(Visited 69 times, 1 visits today)FacebookTwitterPinterestSave分享0 Entropy at all scales: clearly seen. Creation of order: not so much.Watch 2000+ Comets Whiz Past The Sun (Space.com): An animation by Goddard Space Flight Center based on actual data from the SOHO observatory shows over two thousand comets whizzing past the sun from 1998 to 2010. Many sungrazers never made it past the sun. The narrator mentions high-speed comets that are “getting fried in the process” of their sungrazing journey.Comet surface changes before Rosetta’s eyes (PhysOrg): Rosetta is watching Comet 67P undergo rapid change as it nears perihelion: “spectacular changes are proceeding extremely rapidly” the article says. Material that is being lost is never coming back to build up the comet.‘Chaos’ on Jupiter’s Moon Europa Perhaps Spawned by Comet Crashes (Space.com): Chaos and crashes are not the ingredients for sublime order. Every impact crater is a scar from a destructive process. Science writer Charles Q. Choi found a way to insert “life” into the tragedy by pure faith.Surprisingly fast motions in a dust disk (Nature): We mentioned this paper a couple of days ago (10/19/15): a dust disk around star AU Microscopii is casting off clouds of material so rapidly that changes are clearly visible after only a few years of observation.Discovery of two close-in exoplanet companions sheds new light on planet formation (PhysOrg): Wendy Bowyer tries to put a happy face on a sad story: two hot Jupiters are in the last phases of their death spiral. Bowyer shares how nobody expected gas giants to orbit so close to a star as they have been seen by the hundreds in the last 20 years. It led astronomers to theorize that they are being pulled in to destruction. But even this story is weak: “The whole theory of planet formation and migration is not totally understood,” a U Michigan astronomer confesses.A disintegrating minor planet transiting a white dwarf (Nature): A small body with a comet-like tail shows it is disintegrating. “This system provides further evidence that the pollution of white dwarfs by heavy elements might originate from disrupted rocky bodies such as asteroids and minor planets.” Science Daily refers to this as a “Death Star” caught in the act of destroying a planet. “We’re watching a solar system get destroyed,” a Harvard-Smithsonian astronomer says. Elisabeth Gibney at Nature News has an artist conception of the doomed planet; “Dead star caught eating planetary leftovers” is her headline.Can you kill a star with iron? (PhysOrg): Polluting a star with iron may lead to its demise, since a star cannot burn it. It’s like toxic waste to a star, leading it to explode in a supernova, Fraser Cain explains.Astronomers catch a black hole shredding a star to pieces (Science Daily): X-rays are signatures that a star has been torn apart by a black hole, and that’s what the Chandra X-ray Observatory appears to have witnessed once again. “The black hole tears the star apart and starts swallowing material really quickly,” one of the orbiting telescope’s observers says.Creative Processes?Pufferfish planets could explain how hot Jupiters get so big (New Scientist): Is this a plausible theory for the origin of gas giants? Joshua Sokol compares young planets to the fish that rapidly expand their size. “They would be the pufferfish of outer space,” he jests. “A long-standing riddle would be solved if planets of the same mass as Jupiter balloon in size when their host stars reach the end of their lives.” Either way, it’s a death knell for the planet and for the star. Does it help matters to claim that “gas giants are born large”? Most of the article is speculation.Cosmology: A story of cosmic proportions (Nature): Michael Turner, in his review of two new big-bang-to-life books, waxes eloquent for a moment dreaming about science’s “adventure” to discover how nature overcomes entropy, then suddenly comes crashing back to reality in the last sentence of this quote:In a chapter called ‘The cosmic imperative’, Baggott implies that the evolution of life is an inevitable consequence of chemistry, despite our not knowing precisely how it occurred. This reminded me of physicist Murray Gell-Mann’s dictum “Everything not forbidden is compulsory” (borrowed from novelist T. H. White), which describes the importance of symmetry principles in particle physics: they set the basic rules, but not the detailed outcomes. A rich set of rules (think chess) can lead to complex and interesting outcomes. I would take this further: the Universe is governed by physical laws that permit a rich set of behaviours, resulting in its inevitable evolution from vacuum energy to quark soup, nuclei and atoms, all the way to the emergence of life and self-awareness. But that does not explain where space, time and the laws came from, or why there is something rather than nothing.What are white holes? (PhysOrg): Fraser Cain discusses theoretical opposites to black holes that expel matter instead of gobbling it up. “White holes are completely theoretical mathematical concepts,” he quips. “In fact, if you do black hole mathematics for a living, I’m told, ignoring the mass of the singularity makes your life so much easier.” Could white holes explain the universe? “Another interesting idea put forth by physicists, is that a white hole might explain the Big Bang, since this is another situation where a tremendous amount of matter and energy spontaneously appeared.” That only pushes the origin back a step, if one begins with nothing. Out of nothing, nothing comes. Beginning with a Creator, however, makes the idea of White Hole Cosmology intriguing, as some creationists have postulated.Secular materialists dream wistfully of a universe where stars are born, planets are born, and everything comes up roses. What they observe is the Second Law of Thermodynamics at work: destruction, disruption, dissipation, chaos—all moving inexorably toward Heat Death. Fraser Cain’s speculation about white holes and the big bang also violates the First Law of Thermodynamics. It takes directed energy to overcome the universal application of the Second Law. When the Michael Turners that you know go off into their evolutionary trances, have them read Granville Sewell’s article on ENV and watch his video clip at the end. Intelligence can create information and direct energy for growth. Raw energy alone, like a bull in a china shop, is destructive.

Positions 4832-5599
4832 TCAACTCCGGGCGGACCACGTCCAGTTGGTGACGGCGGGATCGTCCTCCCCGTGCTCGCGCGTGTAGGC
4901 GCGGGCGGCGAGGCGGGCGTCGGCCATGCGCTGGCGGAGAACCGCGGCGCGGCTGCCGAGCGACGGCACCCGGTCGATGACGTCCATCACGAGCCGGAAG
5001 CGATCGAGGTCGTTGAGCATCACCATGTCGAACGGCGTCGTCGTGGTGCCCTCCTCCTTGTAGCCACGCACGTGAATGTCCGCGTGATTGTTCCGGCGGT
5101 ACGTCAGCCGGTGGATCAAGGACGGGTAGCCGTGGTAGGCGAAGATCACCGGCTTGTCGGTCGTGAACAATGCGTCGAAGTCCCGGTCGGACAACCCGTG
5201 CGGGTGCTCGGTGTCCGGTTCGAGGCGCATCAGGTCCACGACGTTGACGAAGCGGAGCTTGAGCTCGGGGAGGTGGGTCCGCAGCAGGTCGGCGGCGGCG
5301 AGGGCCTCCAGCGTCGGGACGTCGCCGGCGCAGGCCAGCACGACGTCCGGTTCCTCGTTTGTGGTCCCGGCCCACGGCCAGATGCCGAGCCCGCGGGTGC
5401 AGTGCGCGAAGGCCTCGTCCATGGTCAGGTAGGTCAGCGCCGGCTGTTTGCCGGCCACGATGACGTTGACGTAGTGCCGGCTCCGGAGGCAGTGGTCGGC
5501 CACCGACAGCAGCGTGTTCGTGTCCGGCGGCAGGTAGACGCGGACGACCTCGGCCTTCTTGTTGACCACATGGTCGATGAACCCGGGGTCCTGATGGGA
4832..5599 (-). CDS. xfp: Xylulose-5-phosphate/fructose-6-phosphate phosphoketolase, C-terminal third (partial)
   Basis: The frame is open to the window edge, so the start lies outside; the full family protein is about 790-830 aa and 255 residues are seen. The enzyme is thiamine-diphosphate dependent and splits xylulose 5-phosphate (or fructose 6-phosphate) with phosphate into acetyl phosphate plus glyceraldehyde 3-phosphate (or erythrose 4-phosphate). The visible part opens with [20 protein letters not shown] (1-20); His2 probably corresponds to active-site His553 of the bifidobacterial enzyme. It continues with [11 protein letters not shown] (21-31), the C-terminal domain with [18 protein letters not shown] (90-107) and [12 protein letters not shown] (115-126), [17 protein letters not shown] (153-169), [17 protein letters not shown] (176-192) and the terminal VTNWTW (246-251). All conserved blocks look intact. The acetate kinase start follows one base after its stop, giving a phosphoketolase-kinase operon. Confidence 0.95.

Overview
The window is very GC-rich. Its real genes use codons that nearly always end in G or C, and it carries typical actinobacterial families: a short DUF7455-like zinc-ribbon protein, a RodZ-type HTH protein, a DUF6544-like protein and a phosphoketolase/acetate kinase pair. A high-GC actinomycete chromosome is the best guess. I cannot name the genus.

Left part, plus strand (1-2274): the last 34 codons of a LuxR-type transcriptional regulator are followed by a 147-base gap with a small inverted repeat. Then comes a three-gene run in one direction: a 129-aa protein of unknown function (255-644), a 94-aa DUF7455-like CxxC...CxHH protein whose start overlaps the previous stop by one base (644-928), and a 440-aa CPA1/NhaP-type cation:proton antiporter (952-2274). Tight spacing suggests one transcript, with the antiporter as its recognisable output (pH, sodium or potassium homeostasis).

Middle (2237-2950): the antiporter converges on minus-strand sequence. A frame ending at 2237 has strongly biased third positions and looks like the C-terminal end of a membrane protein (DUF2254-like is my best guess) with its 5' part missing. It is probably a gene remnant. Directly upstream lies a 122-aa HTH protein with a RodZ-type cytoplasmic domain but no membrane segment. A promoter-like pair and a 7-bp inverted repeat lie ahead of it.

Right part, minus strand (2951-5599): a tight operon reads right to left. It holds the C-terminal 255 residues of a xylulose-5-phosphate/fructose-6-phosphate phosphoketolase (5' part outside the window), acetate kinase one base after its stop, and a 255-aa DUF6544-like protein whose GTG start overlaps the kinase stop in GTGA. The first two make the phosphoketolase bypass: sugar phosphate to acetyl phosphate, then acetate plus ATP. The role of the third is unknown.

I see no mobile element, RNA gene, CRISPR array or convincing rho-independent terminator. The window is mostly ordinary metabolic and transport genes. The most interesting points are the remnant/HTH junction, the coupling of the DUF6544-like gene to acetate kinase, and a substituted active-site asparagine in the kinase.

12 July 2005A Limpopo farming community has ventured into the bee keeping industry.The Nsolani community near Tzaneen has been running a sustainable farming project for more than 50 years, regularly drawing overseas students and lecturers.The project boasts over 400 mango trees, and bees are now being kept for pollination and commercial honey production.Community leader Cliff Shipalana says the project is helping to create new jobs in the village.“Most of our farmers are women and through this new project, they will be able to make more money to pay school fees and buy school uniforms for their children,” Shipalana said.The project became a reality through the support of the Beekeeping for Poverty Relief Programme, a joint venture between the Agricultural Research Council and the Departments of Arts and Culture, Science and Technology, Social Development and Agriculture.“Our role is to train the community to catch bees and supply them with funding and equipment needed for the production of honey,” says project co-ordinator Gabriel Lephalala.Nsolani farmers will also be trained to market their honey, as well as to produce other honey products like sweets and cakes, says Lephalala.The Nsolani community farming project was started by a group of World War II veterans in 1948. After building a settlement on the banks of a perennial river, they started a farming project modelled on those along the Nile River in Egypt.The Tzaneen project started winning international recognition at the 2002 World Summit on Sustainable Development in Johannesburg, when it featured in a number of presentations on the importance of small-scale subsistence farming enterprises.As a result, a number of students and lecturers from overseas universities visited the village.The community ventured into commercial farming after government helped them to build a warehouse and cold storage facilities in 2003.The villagers’ next project? Fish farming.Source: BuaNews Want to use this article in your publication or on your website?See: Using SAinfo material